Yet there may be another, more powerful reason for her choice: Penfield’s account, once revered and at least twice deconstructed by alternative explanations and perspectives on memory, is now being revisited through new research conducted at UCLA. A group of patients who were to have surgery for epilepsy had electrodes implanted in the area causing the seizure activity, which for these patients was in the hippocampal area. The patients were shown different, very brief film clips. Not only were specific, individual groups of neurons activated for the specific clips, but after the patients were asked to recall aspect of the clips, the same (read: highly localized) neurons fired in response a few seconds before the patients were aware they were recalling the memory. Winter summarizes this stunning finding as illustrating that the brain appears in some instances at least to “relive” past experiences when we remember them. I cannot repress the thought that Penfield would have been wildly happy about this news.
was made happy, too, by Winter’s finale, which made me recall Saint-Saëns’s Third Symphony a second time. There are fireworks in both endings, but more to the point, there is a setting forth of all the themes, subthemes and variations that thread them both together. The two major axes of memory research in this book—whether our memories are “authentic” and highly localized in our brains, or “reconstructed” by us over time through more distributed brain functions by us—provide a structure for viewing the entire pendulum-swinging history of memory research in the 20th century and for projecting what will come of it in the 21st century.
In our own epoch, where omniscient-seeming external search engines retrieve daily for us what we cannot recall from our increasingly underused memories, our culture has become inured to sensations once evoked by the discovery of false memories in patients, witnesses and even ourselves. We understand more about the varied ways memory is constructed, but as Winter suggests, most people still believe that some aspects of memory are fundamentally real at some level. Put another way, most people still believe that the “pictures” we retrieve in memory are what they are without reference to the nature of the cameras that have taken them.
To be sure, a good number of these issues will be resolved when memory research proceeds to describe ever more precisely the specific cognitive requirements of various types of memory, a task that is not appropriate in a book for a general audience. As is well known now, there are considerable differences in the types of memory used for retrieving a word, remembering a name, recalling a traumatic event, learning to ride a bike or tasting the sweetness of a madeleine that evoked an entire cache of childhood memories for Proust. Winter understandably avoids such distinctions that are in a sense the very substance of much current research in the cognitive and neurosciences, but in the long run these more specific distinctions will be necessary to gain a more comprehensive understanding of how different aspects of memory work.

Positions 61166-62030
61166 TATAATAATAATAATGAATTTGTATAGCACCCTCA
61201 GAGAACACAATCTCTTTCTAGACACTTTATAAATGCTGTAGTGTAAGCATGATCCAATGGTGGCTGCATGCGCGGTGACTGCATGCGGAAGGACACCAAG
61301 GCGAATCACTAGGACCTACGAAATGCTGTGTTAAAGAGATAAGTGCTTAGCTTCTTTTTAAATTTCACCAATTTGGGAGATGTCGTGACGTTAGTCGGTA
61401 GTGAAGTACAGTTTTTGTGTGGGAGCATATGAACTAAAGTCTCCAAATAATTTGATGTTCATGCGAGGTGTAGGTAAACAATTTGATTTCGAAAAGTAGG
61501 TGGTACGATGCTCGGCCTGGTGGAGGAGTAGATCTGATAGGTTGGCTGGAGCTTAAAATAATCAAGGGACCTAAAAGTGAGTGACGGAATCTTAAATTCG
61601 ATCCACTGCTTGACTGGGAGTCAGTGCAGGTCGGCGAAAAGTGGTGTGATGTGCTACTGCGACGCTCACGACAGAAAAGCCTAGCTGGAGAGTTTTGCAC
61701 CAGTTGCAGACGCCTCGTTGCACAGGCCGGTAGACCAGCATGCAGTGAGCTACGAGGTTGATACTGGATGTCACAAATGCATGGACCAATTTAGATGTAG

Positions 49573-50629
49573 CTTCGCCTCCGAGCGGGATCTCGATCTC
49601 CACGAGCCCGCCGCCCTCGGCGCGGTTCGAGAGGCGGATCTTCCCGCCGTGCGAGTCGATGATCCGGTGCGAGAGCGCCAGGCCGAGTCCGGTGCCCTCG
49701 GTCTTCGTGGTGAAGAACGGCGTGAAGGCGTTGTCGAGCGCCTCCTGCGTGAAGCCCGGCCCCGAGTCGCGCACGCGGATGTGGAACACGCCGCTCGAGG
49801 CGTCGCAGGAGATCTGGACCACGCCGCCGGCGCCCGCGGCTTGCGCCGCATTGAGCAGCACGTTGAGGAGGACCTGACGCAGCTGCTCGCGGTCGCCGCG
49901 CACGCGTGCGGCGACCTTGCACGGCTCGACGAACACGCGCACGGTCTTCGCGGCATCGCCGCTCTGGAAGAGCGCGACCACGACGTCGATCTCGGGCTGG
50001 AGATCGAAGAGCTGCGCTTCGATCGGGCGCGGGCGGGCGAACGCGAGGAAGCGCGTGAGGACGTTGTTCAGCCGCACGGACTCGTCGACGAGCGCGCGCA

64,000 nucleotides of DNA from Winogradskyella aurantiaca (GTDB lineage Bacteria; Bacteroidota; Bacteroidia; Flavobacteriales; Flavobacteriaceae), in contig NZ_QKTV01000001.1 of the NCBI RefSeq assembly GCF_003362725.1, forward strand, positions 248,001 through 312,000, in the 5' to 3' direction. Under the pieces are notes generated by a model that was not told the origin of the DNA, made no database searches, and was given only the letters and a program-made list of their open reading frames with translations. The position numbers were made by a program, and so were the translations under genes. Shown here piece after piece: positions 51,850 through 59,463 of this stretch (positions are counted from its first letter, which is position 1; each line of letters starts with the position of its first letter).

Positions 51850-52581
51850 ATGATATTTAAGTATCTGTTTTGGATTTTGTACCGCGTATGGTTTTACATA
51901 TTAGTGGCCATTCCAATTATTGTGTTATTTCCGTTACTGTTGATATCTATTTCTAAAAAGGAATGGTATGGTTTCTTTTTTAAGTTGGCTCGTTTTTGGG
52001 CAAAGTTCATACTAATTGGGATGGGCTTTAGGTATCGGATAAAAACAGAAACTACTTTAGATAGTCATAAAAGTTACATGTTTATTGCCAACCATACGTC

To end with only one such example that spans the last century, William James memorably described what occurs when we cannot remember a single name. His description remains after all these years our signpost for future work. He wrote, in 1892, that we feel a
gap therein: but no mere gap. It is a gap that is intensely active. A sort of wraith of the name is in it, beckoning us in a given direction. . . . If wrong names are proposed to us, this singularly definite gap acts immediately so as to negate them. They do not fit into its mould. And the gap of one word does not feel like the gap of another . . . .
Indeed, the closer we come to understanding the true nature of what James calls the “wraith of the name” for every type of memory, the more we will appreciate, I believe, the extraordinary complexity of the brain’s design and our own changing relationship to the surprises still within it.